Information on Borage Oil Uses and Benefits

Borage is a medium-sized, bushy plant that must be re-grown every year. Native to the area around the Mediterranean Sea, the borage plant is now found in various mild and warm climate zones. Borage has wrinkled dark green leaves but is covered in soft bristles. Borage has brilliant blue flowers which are present for most of the summer and early fall. The flowers have been used to create blue dye. Borage oil is derived from the seeds of the borage plant.

Borage oil contains gamma linolenic acid (GLA). GLA is a fatty acid the body converts to a material called prostaglandin which has anti-inflammatory properties that are believed to act as blood thinners and blood vessel dilators. Borage seed oil is 20 to 26 GLA, a very rich source of gamma linolenic acid.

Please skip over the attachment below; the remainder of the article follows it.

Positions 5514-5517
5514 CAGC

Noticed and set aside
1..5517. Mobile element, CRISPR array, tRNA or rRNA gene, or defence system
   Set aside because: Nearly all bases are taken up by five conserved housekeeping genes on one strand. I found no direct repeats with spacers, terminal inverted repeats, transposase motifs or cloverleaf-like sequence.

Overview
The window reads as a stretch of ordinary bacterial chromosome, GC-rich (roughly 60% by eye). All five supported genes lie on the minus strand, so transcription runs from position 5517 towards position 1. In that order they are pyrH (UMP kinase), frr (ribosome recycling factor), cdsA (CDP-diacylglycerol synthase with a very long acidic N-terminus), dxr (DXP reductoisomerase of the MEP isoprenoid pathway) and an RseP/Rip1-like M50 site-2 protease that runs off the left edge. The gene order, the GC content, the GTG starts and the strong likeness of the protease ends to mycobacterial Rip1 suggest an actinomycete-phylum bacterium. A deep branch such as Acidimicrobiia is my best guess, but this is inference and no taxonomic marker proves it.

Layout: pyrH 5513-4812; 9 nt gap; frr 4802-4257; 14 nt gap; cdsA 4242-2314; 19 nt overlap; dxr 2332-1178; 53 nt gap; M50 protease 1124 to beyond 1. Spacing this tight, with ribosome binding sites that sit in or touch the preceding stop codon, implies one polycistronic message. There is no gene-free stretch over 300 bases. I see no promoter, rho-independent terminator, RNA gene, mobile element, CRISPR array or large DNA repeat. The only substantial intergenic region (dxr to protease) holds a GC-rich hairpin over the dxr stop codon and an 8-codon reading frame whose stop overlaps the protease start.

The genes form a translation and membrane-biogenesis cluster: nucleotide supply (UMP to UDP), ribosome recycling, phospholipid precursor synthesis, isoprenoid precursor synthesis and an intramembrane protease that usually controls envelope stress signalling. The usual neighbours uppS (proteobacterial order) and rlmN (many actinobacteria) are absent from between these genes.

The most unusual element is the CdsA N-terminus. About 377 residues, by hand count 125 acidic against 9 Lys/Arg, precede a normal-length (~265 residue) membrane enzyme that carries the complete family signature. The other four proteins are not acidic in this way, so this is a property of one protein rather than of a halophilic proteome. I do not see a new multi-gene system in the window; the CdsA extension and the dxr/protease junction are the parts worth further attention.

While scientific studies are not conclusive, some studies indicate that borage oil can reduce symptoms of rheumatoid arthritis and is useful for people with atopic dermatitis (eczema).

Dosage and Administration

For the treatment of rheumatoid arthritis, the amounts of GLA from borage used has been recommended at 1.4 to 2.8 grams daily for at least two months. 360 mg of GLA daily from borage oil has been used to treat people with eczema, although use for this condition has not been substantiated. Topically, 0.5 ml of borage oil may be applied to areas of seborrhea daily for two weeks, and then three times a week until the condition is stable.